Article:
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Padangushthasana (Tiptoe Balance)


tiptoe

So far I have written about balancing poses which are done in a standing position – for example the Tree Pose or the Dancer Pose. Today’s post is about the Tiptoe balancing pose ( – Padangushthasana – पादाङ्गुष्ठासन, a balancing pose done from a squatting position.  This is an intermediate level pose and it improves strength and flexibility in the toes, ankles, knees, hips and thighs.

When I first saw a picture of this pose on the cover of a yoga magazine, it looked like a deceptively simple pose. However, when I started practicing the pose, I realized that in addition to physical and mental balance, the pose requires strong toes and ankles as well as flexibility in the knees and hips. Like any other balancing pose, depending upon your physical and mental state at the time of practice, you may find it easier to balance on a given day as compared to other days.

Step-by-step

tiptoe

  1. Start by sitting in a squatting position. Lift the heels up and sit on your toes. Adjust the left heel so it is directly under the perineum.
  2. Place the right hand on the floor by the side of the right thigh for support. With the left hand lift the right foot up and place the top of the foot on the left thigh. The sole of the right foot should be facing up.
  3. Getting into this position is itself quite challenging for many beginning students. It requires flexibility in the toes, ankles, knees and hips. If you find it hard to place the foot on the opposite thigh, you may want to rest your back against a wall for support. Alternately, if you happen to be close to a pillar or a railing, you may hold on to the railing for support. The support will allow you to put the foot on top of the opposite thigh without losing balance and falling down.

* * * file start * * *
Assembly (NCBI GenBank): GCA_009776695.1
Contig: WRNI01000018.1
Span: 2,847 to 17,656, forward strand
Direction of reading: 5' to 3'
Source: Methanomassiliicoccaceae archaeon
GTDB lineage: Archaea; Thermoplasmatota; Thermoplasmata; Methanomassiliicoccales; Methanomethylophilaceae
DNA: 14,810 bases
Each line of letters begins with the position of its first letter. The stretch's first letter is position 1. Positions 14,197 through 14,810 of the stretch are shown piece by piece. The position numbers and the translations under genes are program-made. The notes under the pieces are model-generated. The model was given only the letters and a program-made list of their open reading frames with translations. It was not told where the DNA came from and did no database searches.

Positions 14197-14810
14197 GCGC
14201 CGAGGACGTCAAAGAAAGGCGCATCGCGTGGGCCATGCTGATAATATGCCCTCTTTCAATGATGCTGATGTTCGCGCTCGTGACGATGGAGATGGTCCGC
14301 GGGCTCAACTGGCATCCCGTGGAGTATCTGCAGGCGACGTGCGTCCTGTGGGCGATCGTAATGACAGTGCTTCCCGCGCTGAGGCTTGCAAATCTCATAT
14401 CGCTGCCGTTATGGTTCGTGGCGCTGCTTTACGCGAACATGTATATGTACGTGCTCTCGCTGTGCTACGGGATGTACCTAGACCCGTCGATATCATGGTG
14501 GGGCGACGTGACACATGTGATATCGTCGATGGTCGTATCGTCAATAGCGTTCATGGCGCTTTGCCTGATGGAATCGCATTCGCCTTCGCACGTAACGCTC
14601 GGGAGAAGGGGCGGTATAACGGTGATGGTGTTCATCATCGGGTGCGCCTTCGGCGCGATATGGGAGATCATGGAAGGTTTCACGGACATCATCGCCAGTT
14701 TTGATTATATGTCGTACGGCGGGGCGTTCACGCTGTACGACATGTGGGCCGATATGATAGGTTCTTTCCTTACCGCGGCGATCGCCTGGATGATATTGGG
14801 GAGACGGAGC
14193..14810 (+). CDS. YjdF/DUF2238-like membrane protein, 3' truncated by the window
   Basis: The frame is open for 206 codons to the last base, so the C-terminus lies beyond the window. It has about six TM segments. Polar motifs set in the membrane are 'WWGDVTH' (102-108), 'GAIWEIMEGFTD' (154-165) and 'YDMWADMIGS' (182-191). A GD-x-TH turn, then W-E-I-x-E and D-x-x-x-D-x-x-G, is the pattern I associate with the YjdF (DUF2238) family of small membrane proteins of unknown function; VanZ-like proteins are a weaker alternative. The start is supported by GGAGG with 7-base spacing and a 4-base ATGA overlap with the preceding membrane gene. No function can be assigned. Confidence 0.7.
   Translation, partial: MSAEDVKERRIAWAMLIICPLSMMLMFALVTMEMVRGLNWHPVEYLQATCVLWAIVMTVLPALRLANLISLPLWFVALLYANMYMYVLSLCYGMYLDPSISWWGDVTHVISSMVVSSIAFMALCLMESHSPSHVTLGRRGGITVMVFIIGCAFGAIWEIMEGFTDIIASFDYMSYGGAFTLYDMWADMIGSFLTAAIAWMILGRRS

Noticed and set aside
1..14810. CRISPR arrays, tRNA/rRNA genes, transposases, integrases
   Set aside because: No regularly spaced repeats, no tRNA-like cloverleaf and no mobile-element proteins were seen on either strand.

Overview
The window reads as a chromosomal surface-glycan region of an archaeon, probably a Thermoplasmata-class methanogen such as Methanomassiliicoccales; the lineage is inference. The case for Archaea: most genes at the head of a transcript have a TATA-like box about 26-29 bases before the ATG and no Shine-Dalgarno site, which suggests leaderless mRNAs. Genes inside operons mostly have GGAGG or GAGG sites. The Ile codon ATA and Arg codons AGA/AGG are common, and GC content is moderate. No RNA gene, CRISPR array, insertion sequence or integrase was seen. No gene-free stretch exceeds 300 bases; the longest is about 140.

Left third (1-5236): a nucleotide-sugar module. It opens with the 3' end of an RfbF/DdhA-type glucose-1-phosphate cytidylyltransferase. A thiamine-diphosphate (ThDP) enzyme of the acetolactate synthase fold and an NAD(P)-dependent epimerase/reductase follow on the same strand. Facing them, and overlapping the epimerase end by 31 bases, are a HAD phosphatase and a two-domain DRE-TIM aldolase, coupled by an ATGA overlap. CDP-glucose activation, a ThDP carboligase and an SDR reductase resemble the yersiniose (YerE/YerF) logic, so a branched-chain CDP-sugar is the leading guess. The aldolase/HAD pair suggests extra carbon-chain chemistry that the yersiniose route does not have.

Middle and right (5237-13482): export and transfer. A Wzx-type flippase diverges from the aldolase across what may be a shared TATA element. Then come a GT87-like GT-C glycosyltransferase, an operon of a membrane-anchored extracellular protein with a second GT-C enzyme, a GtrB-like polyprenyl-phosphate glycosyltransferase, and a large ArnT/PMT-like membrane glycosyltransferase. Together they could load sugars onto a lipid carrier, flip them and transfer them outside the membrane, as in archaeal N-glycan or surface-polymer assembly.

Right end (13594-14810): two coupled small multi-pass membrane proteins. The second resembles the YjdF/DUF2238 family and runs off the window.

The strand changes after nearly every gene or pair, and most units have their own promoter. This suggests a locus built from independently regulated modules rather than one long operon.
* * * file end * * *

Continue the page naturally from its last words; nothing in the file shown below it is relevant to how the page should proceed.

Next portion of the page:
4. Once the right foot is in place on top of the thigh, you can place the left hand also on the floor on the side of the left thigh for additional support
  5. If you find that you are comfortable enough in this position, you may attempt to bring the palms together in a prayer position at the heart center. This is the final version of this balancing pose.
  6. Maintain the final pose for 6-8 breaths, if possible.
  7. Repeat the above steps on the other side. 


tiptoe

Variation 1

In the final position of the above pose, you may like to dynamically move the knee up and down a few times, trying to bring the knee close to the floor with each movement. Finally, you can try to place the knee on the floor and maintain balance.

Variation 2

  1. Start by sitting in a squatting position. Lift the heels up and sit on your toes.

  2. tiptoe

  3. Place the right hand on the floor by the side of the right thigh for support. With the left hand hold the big toe of the left foot and lift the foot up.
  4. While holding on to the big toe, try to stretch the leg out in front and straighten the knees. Make an effort to lift the leg higher.
  5. If you feel comfortable in this position, you may lift the right hand from the floor and place it on the right thigh for the full balancing pose. 
  6. Maintain the final pose for 6-8 breaths, if possible.
  7. Repeat the above steps on the other side. 


tiptoe

Benefits

  • This asana helps maintain Brahmacharya (one of the five Niyamas in Patanjali’s Ashtanga Yoga)
  • Helps keep the reproductive system healthy
  • It remedies flat feet and improves strength and flexibility in the toes, ankles, knees, hips and thighs
  • Improves physical balance, mental focus and concentration

Contraindications

People with existing pain in the knees, ankles or hips should not attempt this pose.

2 comments to Padangushthasana (Tiptoe Balance)

  • B.

    Any tips for this asana? It is just strength? I am fine to get the knee on thigh etc but I canNOt lift my fingertips off the earth and stay balanced on the ball of my foot. Will practice!

    • admin

      Dear Bethany, once you able to put your foot on the opposite thigh, then it is a matter of focus and balance rather than strength. I suggest that you start by resting your back against the wall while trying the pose. Fix your gaze at a spot on front and whenever possible release the support of the wall. Let me know how it goes. All the best.

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